This idea is the genius of microcredit: banking for people too impoverished to provide the required collateral for a regular bank account. After achieving remarkable success in Bangladesh, where the Grameen Bank is now sustainable, founder Muhammad Yunus turned his attention to developing the system in other countries, including U.S.A. Alex Counts strings the continuing story of Mohammad Yunus's life and work together with fascinating accounts of women in Chicago and Bangladesh, along with brief histories of the two regions. Development professionals and all good-hearted people will be challenged by the stories of government cowardice in attacking poverty and individual courage in overcoming it. Above all, the book sets forth the larger vision of the common good that is so often lost in today's global society.
--Anna H. Bedford
Little Rock, AR
This book is perfect for people who enjoy reading about everyday heros - regular people who overcome personal and social obstacles to create a better life for themselves, their families and others. It is difficult not to be touched and get a deeper appreciation for our humanity as you read the stories of the women who step out of out what is comfortable and familiar in their culture and become leaders for a new future. Reading the stories of these women creating a new future in the circumstances they have, it is hard not to be left with more courage and commitment to tackle the issues and circumstances in our personal lives and our communities. With simplicity, gradualism, faith and partnership, truly any difference can be made. This book demonstrates this.
This book is ALSO perfect for people who like to read books about real world issues. Alex shares the evolution of perhaps the most effective program of all time to combat poverty and he does it so that the reader has multiple perspectives (Muhammad Yunus's personal history/journey to empower the poorest of the poor, the current economic and social constraints that disable the poor from participating in capitalism and pulling themselves out of poverty, a glimpse of the day to day experience and dedication of the staff at the Grameen Bank and those women who use micro-finance to give themselves and their families better lives).Read more ›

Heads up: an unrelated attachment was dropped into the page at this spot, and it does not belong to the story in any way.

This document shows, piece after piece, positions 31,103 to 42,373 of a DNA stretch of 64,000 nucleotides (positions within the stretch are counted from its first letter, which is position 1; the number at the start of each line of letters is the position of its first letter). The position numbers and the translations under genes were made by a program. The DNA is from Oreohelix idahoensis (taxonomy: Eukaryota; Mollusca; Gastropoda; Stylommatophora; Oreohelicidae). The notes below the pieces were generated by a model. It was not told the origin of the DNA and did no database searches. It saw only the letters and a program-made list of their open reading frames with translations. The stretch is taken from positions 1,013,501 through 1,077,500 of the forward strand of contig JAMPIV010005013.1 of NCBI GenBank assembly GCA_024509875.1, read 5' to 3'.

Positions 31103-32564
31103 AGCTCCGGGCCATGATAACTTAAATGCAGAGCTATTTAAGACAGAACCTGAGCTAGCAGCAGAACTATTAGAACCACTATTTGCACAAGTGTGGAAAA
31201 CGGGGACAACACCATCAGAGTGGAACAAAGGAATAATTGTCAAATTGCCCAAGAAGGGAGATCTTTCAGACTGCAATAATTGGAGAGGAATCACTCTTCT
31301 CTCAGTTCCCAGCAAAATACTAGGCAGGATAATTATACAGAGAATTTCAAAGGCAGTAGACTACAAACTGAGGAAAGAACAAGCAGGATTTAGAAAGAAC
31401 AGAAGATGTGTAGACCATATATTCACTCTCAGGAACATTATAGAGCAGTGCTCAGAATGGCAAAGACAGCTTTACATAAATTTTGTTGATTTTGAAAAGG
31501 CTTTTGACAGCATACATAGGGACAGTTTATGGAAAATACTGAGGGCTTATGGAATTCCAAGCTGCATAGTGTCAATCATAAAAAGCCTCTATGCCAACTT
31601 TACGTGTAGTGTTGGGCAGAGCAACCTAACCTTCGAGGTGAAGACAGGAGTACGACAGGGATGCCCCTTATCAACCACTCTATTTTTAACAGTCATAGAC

Most Recent Customer Reviews
Book arrived in a timely fashion. Condition of the book was accurately described and contained minimal to no damages at all. Read morePublished 9 months ago by RaeVaughn Gardner-Williams
I read this book while on an internship in rural Kenya. What I read at night was clearly visible during the day; poor unemployed men and women unable to break out of the cycle of... Read morePublished on June 28, 2014 by Jamie Charlebois
Its a good book especially on developing poor communities through micro-finance. . . . . . . . . .Published on March 6, 2013 by Charles Musaba
As an aspiring social entrepreneur and recent college graduate, I am grateful for the insights provided by Alex Counts into the history and inner workings of Grameen Bank and the... Read morePublished on March 23, 2010 by Shannon K. Rasnak
As someone who has practiced micro lending (albeit on a rather small scale), I can vouch it works. After reading Professor Yanus' "Banker to the Poor", and David Bearstein's "How... Read morePublished on December 23, 2009 by U.C.
"Small Loans, Big Dreams" has it all. It's a wonderful book about the story of micro-finance based on Dr. Muhammad Yunus' Grameen Bank model. Read morePublished on July 31, 2009 by Y. Smith
This is a great book - it brings the human impact of poverty and the importance of effective solutions to a clear light. Read morePublished on December 21, 2008 by E. Berens
I've been interested in microlending since I first heard to Muhammad Yunus 20 years ago. This is a great story of a great breakthrough by an author who was actually there with... Read morePublished on September 5, 2008 by The Wizard